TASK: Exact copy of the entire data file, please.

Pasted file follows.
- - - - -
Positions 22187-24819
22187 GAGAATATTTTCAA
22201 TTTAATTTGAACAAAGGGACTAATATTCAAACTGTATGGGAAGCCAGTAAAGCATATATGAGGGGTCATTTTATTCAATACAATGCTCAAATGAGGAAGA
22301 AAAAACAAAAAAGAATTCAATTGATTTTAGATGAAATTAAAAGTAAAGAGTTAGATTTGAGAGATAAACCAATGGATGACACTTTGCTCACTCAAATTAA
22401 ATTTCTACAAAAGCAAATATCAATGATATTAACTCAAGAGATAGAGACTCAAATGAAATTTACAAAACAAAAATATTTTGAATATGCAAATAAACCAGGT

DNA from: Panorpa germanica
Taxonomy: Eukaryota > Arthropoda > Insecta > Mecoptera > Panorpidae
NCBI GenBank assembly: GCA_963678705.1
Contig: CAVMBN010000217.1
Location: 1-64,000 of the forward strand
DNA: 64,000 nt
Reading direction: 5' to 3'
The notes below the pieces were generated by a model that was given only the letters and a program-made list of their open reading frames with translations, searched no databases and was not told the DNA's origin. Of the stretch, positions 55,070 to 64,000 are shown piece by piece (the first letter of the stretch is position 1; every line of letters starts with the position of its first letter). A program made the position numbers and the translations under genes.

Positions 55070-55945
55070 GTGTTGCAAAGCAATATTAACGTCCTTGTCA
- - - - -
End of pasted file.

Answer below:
Positions 22187-24819
22187 GAGAATATTTTCAA
22201 TTTAATTTGAACAAAGGGACTAATATTCAAACTGTATGGGAAGCCAGTAAAGCATATATGAGGGGTCATTTTATTCAATACAATGCTCAAATGAGGAAGA
22301 AAAAACAAAAAAGAATTCAATTGATTTTAGATGAAATTAAAAGTAAAGAGTTAGATTTGAGAGATAAACCAATGGATGACACTTTGCTCACTCAAATTAA
22401 ATTTCTACAAAAGCAAATATCAATGATATTAACTCAAGAGATAGAGACTCAAATGAAATTTACAAAACAAAAATATTTTGAATATGCAAATAAACCAGGT

DNA from: Panorpa germanica
Taxonomy: Eukaryota > Arthropoda > Insecta > Mecoptera > Panorpidae
NCBI GenBank assembly: GCA_963678705.1
Contig: CAVMBN010000217.1
Location: 1-64,000 of the forward strand
DNA: 64,000 nt
Reading direction: 5' to 3'
The notes below the pieces were generated by a model that was given only the letters and a program-made list of their open reading frames with translations, searched no databases and was not told the DNA's origin. Of the stretch, positions 55,070 to 64,000 are shown piece by piece (the first letter of the stretch is position 1; every line of letters starts with the position of its first letter). A program made the position numbers and the translations under genes.

Positions 55070-55945
55070 GTGTTGCAAAGCAATATTAACGTCCTTGTCA